Another example, that many people know from the movie Alive, is the 1972 plane crash that left the players and staff of a Uruguayan rugby team and some of their friends and family members stranded in the Andes Mountains. As people died from their crash-related injuries, the survivors resorted to cannibalizing the dead. Some refused to eat human flesh and starved to death. Of the 45 people onboard the plane, only 16 survived the 72 day ordeal.

Cannibals carrying their master, World's Columbia Exhibition, Chicago, 1893.

Learned or customary cannibalism is pretty much what it sounds like: the consumption of human flesh in a socially prescribed, ritualized manner, often passed down through the generations. Learned cannibalism can be divided into two categories: endo- and exocannibalism. Endocannibalism is the consumption of the flesh of a person who is a member of the same group (whether family, tribe, society, culture, etc.—any defined group fits the bill), often practiced as a funeral rite. The Wari' people of the Amazon consumed the flesh of their deceased in order to transform their tribesmen into spirits that could take animal form and provide food for the tribe. Anthropologists also found that the tribe's endocannibalism also helped survivors cope with grief. Endocannibalism among Wari' ended, as it did for most other groups, in the 1960s, when missionaries and governments began to encroach on their societies.

Exocannibalism is the consumption of the flesh of a person outside of one's own social group, often as a way to intimidate an individual or group, steal another's life force, or express domination of an enemy in warfare. Certain tribes in the Fiji islands maintained ritualized acts of cannibalistic "battle rage," where captured enemy warriors were publicly tortured, killed, and consumed.

The accusation of exocannibalism may be even more damaging to enemies than eating them. When Christopher Columbus encountered the Carib Indians, he described them as "sub-human eaters of men," labeling them inferior to Europeans and not much better than animals. They were seen as a dangerous "other," and the murder of their people and theft of their land was easily justifiable because of that. The slur of cannibalism goes both ways, however. When the Spaniards arrived in Mesoamerica, and when explorer David Livingstone encountered certain African cultures, both the Aztecs and the African tribes assumed their white visitors were cannibals.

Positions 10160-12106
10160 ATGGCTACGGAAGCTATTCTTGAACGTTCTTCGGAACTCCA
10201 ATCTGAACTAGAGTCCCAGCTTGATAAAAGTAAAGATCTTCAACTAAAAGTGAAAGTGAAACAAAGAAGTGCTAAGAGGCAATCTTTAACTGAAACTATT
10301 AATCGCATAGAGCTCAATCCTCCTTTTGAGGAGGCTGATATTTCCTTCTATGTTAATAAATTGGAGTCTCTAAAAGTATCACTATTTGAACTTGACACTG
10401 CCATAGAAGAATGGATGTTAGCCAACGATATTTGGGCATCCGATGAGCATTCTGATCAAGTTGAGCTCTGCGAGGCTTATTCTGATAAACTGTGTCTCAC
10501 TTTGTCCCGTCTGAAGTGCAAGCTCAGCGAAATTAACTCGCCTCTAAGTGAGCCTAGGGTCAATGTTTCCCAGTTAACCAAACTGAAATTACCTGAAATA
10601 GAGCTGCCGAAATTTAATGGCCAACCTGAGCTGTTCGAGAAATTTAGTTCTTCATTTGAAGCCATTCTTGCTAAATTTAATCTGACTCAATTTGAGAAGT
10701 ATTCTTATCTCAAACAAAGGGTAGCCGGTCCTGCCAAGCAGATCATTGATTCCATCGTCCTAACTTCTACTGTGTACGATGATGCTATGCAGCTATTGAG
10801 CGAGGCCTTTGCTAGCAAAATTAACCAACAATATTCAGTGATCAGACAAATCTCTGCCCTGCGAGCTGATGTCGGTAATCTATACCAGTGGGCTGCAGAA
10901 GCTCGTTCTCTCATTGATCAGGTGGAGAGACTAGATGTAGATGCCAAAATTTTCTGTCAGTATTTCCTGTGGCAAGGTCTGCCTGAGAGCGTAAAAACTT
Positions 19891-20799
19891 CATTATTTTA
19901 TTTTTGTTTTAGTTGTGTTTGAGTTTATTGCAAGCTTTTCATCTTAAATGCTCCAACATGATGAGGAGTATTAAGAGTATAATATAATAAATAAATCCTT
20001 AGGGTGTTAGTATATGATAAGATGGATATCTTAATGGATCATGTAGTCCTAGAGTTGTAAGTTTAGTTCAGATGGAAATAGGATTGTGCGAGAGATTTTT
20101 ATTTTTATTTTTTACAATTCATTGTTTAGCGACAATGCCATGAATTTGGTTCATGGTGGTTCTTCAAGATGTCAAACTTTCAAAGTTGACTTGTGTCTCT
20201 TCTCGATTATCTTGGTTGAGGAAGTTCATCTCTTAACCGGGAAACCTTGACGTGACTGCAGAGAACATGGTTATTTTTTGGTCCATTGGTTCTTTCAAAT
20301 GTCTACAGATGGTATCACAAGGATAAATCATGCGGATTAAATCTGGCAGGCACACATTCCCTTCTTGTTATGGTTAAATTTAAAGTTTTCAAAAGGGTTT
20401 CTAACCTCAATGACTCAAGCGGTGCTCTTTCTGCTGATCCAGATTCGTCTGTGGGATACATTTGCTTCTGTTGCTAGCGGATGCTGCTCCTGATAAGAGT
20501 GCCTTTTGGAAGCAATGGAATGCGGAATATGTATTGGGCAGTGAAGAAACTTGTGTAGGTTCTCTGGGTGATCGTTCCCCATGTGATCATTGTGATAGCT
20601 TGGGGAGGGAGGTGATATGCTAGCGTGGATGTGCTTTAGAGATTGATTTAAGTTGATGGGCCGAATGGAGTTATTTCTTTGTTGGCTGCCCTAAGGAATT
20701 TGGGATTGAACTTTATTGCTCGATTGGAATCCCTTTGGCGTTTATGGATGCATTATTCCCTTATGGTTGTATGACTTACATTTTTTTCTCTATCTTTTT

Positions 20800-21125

Do Other Animals Do It?

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Cannibalism is a common occurrence in thousands of species, even herbivorous and detritivorous ones, to the point where zoologists refer to it as "ubiquitous" in the natural world. Female black widow spiders and praying mantises famously practice sexual cannibalism, killing and consuming males of their species during, or after, reproduction.

Filial cannibalism, where adults eat the young of their own species, is also common among non-human animals. Groups of adult male chimpanzees have been observed to attack and eat infant chimps. Adult male elephants, dogs, bears, lions, and even some types of fish have all been observed to kill and consume infants when replacing a previous dominant males and taking over a group.

Sharks in the order Lamniformes, which includes great whites and sand tigers among others, have been known to exhibit intrauterine cannibalism, where multiple embryos are created during impregnation and the larger or stronger individuals consume their weaker siblings during development in utero.

Is That It?

Well, no. "Deep down," science writer Carl Zimmer says, "we are all cannibals. Our cells are perpetually devouring themselves, shredding their own complex molecules to pieces and recycling them for new parts." Zimmer's exploration of cellular cannibalism (and the sexual cannibalism I mentioned above) can be found in the New York Times.